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To fill or not to fill

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mhenry

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So I have been grinding on this piece of ironwood for awhile, and I am almost done. What started as a pretty non-descript chunk of wood has blossomed into a really beautiful piece. It is however kinda rustic with several small cracks and voids. I kinda dig the natural look, but I would like to hear what ya'all have to think. CA glue or natural?
Thanks Mike

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Marko Tsourkan

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Fill. It wont take away from the look. Some of this voids might be deep and lead to small cracks and checks. Filling reinforces the block and prevents water from getting deep into wood.
 

mhenry

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Hi Marko, How do you deal with the little shiney spots from the CA glue?
Thanks
 

SpikeC

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I struggle a little bit with this situation myself. While I like the high level finish, I also like the natural textures of the wood. I don't know which way to go most times, and go both ways sometimes. No help from me!
 

Marko Tsourkan

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Hi Marko, How do you deal with the little shiney spots from the CA glue?
Thanks
Once you polish the handle, they are barely visible. People really have to look for them to see them, while they will notice voids right away and probably will ask you about them. I use very low viscosity CA glue so it gets all the way to the bottom of the void and sometimes seeps through, if the void is close to the end.

M
 

kalaeb

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I was going to create a thread for something related...I hope Mike does not mind a piggy back question.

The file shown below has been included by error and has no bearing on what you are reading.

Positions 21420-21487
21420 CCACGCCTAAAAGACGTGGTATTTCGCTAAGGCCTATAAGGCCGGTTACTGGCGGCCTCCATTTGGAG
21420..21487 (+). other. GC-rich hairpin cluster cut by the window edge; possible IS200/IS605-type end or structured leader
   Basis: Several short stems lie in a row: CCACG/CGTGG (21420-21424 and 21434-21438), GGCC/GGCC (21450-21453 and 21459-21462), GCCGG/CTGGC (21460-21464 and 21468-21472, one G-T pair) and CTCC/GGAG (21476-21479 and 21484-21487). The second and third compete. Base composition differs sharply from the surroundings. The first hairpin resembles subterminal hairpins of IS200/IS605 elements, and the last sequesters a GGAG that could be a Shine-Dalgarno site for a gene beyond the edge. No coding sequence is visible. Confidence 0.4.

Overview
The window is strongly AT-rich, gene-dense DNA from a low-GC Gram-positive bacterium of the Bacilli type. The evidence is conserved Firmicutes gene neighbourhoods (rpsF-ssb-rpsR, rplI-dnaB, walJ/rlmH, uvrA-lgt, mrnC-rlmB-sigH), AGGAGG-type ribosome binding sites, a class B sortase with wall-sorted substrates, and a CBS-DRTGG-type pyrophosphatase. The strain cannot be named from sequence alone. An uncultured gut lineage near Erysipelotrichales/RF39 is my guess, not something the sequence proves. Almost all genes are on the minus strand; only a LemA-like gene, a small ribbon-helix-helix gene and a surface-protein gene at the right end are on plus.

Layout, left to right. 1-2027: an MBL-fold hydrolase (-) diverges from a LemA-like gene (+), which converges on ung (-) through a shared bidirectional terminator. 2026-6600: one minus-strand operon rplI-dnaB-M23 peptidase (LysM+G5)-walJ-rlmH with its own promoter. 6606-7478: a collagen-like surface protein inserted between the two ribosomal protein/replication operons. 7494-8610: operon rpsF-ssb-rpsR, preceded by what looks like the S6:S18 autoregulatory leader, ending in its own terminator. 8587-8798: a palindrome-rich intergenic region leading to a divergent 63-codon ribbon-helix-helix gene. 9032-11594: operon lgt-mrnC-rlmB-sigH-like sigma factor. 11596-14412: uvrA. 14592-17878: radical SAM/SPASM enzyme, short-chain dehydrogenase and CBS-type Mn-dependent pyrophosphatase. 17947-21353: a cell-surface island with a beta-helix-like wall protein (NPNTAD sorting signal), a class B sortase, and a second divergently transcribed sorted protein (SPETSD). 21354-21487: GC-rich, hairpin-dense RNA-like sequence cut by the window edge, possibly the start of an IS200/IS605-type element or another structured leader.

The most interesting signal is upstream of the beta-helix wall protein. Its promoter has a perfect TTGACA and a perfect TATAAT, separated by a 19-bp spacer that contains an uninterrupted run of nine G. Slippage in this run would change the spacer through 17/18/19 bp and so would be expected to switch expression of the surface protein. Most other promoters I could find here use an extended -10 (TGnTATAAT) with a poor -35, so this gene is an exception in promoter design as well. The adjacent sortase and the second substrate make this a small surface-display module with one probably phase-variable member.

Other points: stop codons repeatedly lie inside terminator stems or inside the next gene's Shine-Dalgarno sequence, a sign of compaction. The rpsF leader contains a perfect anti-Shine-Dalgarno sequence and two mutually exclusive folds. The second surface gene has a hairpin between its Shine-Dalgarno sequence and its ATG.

What type of CA glue have you found to work the best for filling? Different for voids and cracks?
 

Marko Tsourkan

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I use super thin CA glue, similar to this one
http://www.amazon.com/dp/B0002BEN96/?tag=skimlinks_replacement-20

I got it with intention to use it on snakewood (read some horror stories about snakewood cracking or checking if freshly machined end-grain is left unsealed with CA glue immediately), and ended up using it on everything. Medium CA glue would be good to fill shallow voids, while thin CA glue would be good to get it into checks and deep voids. I think one can find use for both. A pleasant surprise was to find out that a thin CA glue won't dry up even if you leave it uncapped for some time.

M
 
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HHH Knives

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Beautiful handle!! I would fill them. Like Mark, start with ultra thin and then the deep or large voids, I use a medium/gap fill CA on top of the thin.

Kaleb, CA glue is CA glue and almost all of it is the same with a slightly different label. I have purchased from at least 3 suppliers and they all were from the same supply house with a sticker on the label to identify the supplier I purchased from. Hope that makes sense. The thin stuff works best for cracks and the medium or thick for larger fixes.